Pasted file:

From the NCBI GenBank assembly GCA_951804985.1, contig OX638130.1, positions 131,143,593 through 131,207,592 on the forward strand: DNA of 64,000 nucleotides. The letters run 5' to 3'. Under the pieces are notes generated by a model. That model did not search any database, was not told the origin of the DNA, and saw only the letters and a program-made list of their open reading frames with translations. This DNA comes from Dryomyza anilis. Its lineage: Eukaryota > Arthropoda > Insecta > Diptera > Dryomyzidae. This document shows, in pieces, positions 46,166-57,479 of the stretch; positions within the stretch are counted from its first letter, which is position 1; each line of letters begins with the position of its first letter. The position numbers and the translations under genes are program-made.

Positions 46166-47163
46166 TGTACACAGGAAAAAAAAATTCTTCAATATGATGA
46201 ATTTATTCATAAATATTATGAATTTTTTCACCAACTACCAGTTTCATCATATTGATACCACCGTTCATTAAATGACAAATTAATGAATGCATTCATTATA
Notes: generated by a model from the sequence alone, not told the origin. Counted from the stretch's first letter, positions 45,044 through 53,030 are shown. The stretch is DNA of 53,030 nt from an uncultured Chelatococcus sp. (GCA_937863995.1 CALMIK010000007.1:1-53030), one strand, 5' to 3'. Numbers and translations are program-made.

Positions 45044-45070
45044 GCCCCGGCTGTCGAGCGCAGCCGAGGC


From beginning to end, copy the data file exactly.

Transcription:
From the NCBI GenBank assembly GCA_951804985.1, contig OX638130.1, positions 131,143,593 through 131,207,592 on the forward strand: DNA of 64,000 nucleotides. The letters run 5' to 3'. Under the pieces are notes generated by a model. That model did not search any database, was not told the origin of the DNA, and saw only the letters and a program-made list of their open reading frames with translations. This DNA comes from Dryomyza anilis. Its lineage: Eukaryota > Arthropoda > Insecta > Diptera > Dryomyzidae. This document shows, in pieces, positions 46,166-57,479 of the stretch; positions within the stretch are counted from its first letter, which is position 1; each line of letters begins with the position of its first letter. The position numbers and the translations under genes are program-made.

Positions 46166-47163
46166 TGTACACAGGAAAAAAAAATTCTTCAATATGATGA
46201 ATTTATTCATAAATATTATGAATTTTTTCACCAACTACCAGTTTCATCATATTGATACCACCGTTCATTAAATGACAAATTAATGAATGCATTCATTATA
Notes: generated by a model from the sequence alone, not told the origin. Counted from the stretch's first letter, positions 45,044 through 53,030 are shown. The stretch is DNA of 53,030 nt from an uncultured Chelatococcus sp. (GCA_937863995.1 CALMIK010000007.1:1-53030), one strand, 5' to 3'. Numbers and translations are program-made.

Positions 45044-45070
45044 GCCCCGGCTGTCGAGCGCAGCCGAGGC